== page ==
First-Mover Advantage Revisited: Does Received Wisdom Extend to Electronic Marketplace and Digitized Information Products?
Authors: Rajan Varadarajan, Manjit S. Yadav, Venkatesh Shankar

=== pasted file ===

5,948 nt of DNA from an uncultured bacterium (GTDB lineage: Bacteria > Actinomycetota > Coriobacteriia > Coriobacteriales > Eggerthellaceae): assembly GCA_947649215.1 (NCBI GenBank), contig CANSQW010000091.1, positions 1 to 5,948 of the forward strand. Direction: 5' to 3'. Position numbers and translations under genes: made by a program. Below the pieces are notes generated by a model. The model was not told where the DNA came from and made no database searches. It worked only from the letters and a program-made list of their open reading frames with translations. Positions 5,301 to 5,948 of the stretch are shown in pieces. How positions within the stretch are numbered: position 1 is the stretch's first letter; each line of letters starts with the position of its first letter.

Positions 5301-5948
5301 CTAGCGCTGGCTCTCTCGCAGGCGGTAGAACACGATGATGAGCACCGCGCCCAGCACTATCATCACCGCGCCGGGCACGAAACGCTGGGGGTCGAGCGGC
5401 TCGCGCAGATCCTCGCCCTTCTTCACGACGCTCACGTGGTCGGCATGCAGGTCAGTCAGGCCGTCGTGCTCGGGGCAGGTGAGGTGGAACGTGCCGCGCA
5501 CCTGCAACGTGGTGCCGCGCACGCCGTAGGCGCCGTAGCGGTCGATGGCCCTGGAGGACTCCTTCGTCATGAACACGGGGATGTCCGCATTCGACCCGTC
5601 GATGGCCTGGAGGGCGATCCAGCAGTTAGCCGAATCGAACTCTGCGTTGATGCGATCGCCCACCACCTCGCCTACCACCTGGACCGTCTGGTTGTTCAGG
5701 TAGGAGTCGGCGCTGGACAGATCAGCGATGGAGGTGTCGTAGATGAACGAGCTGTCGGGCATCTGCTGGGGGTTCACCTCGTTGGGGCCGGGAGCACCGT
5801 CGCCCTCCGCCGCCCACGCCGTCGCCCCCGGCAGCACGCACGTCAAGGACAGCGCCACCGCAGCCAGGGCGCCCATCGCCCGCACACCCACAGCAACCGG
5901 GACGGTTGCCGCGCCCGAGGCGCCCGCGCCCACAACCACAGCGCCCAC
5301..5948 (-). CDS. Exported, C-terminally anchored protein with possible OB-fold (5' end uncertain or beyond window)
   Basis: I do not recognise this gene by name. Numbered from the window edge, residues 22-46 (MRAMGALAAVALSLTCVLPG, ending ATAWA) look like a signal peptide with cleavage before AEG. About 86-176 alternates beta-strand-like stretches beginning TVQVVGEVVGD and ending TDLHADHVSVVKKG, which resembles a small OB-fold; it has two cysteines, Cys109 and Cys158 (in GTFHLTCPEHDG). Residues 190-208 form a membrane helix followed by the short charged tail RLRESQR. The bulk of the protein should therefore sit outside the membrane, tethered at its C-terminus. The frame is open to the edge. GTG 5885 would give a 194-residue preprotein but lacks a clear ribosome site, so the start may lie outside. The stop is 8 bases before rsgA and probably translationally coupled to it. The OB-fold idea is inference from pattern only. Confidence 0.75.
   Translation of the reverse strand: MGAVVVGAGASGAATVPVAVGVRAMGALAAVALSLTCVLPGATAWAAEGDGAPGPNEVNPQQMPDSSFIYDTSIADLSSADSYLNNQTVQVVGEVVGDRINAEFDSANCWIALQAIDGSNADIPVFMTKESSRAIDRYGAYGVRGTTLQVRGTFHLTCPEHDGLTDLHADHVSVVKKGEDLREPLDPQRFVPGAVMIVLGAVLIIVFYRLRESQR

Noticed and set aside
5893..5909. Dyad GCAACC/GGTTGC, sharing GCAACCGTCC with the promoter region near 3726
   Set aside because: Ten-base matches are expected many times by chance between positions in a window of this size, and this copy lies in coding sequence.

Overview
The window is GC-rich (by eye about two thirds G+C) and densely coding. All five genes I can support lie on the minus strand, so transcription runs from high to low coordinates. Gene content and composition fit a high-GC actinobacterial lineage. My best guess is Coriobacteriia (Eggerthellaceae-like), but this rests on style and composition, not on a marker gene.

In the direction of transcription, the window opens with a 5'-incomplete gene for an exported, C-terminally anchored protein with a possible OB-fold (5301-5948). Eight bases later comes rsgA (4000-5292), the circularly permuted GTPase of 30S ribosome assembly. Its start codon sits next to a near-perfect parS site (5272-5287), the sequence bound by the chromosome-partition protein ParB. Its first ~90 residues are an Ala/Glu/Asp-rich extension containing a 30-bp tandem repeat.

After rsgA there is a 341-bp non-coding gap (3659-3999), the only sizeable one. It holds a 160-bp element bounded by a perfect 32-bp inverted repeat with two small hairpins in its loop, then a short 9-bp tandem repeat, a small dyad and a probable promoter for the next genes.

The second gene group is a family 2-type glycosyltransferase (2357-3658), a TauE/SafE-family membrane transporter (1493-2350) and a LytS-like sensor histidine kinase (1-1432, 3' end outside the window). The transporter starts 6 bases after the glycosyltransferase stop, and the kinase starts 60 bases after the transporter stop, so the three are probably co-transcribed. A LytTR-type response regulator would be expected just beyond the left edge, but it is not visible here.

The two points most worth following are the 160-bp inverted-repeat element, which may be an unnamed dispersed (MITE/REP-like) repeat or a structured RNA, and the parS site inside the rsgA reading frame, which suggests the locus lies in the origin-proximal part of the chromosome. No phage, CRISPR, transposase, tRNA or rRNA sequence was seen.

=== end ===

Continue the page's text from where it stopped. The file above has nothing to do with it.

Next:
With the emergence of the Internet as an important conduit for the marketing of products in general, and also as a distribution channel for digitized information products, the competitive landscape has evolved from a physical marketplace to an electronic/hybrid marketplace encompassing the physical and electronic marketplaces. Against this backdrop, this paper focuses on the extent to which extant perspectives on first-mover advantage, developed in the context of the physical marketplace and/or physical products, extend to the electronic/hybrid marketplace and digitized information products, respectively. We develop a conceptual model and advance a series of propositions delineating the sources of first-mover advantage that are likely to be less influential, more influential, or remain invariant in the context of the electronic/hybrid marketplace relative to the physical marketplace, and digitized information products relative to physical products. Our conceptual analysis suggests that, while potential sources of first-mover advantage that are inward and firm focused (e.g., preemption of scarce assets, preemptive investment in scale, and experience effects) are likely to diminish in importance, sources that are outward and market focused (e.g., network effects and non-contractual switching costs) are likely to assume greater importance in the context of the electronic/hybrid marketplace (digitized information products) relative to the physical marketplace (physical products). Thus, the inferences drawn on the basis of our discussion are in contrast with the assertions often made to the effect that being first to market in the emerging competitive landscape automatically engenders a business with competitive advantages.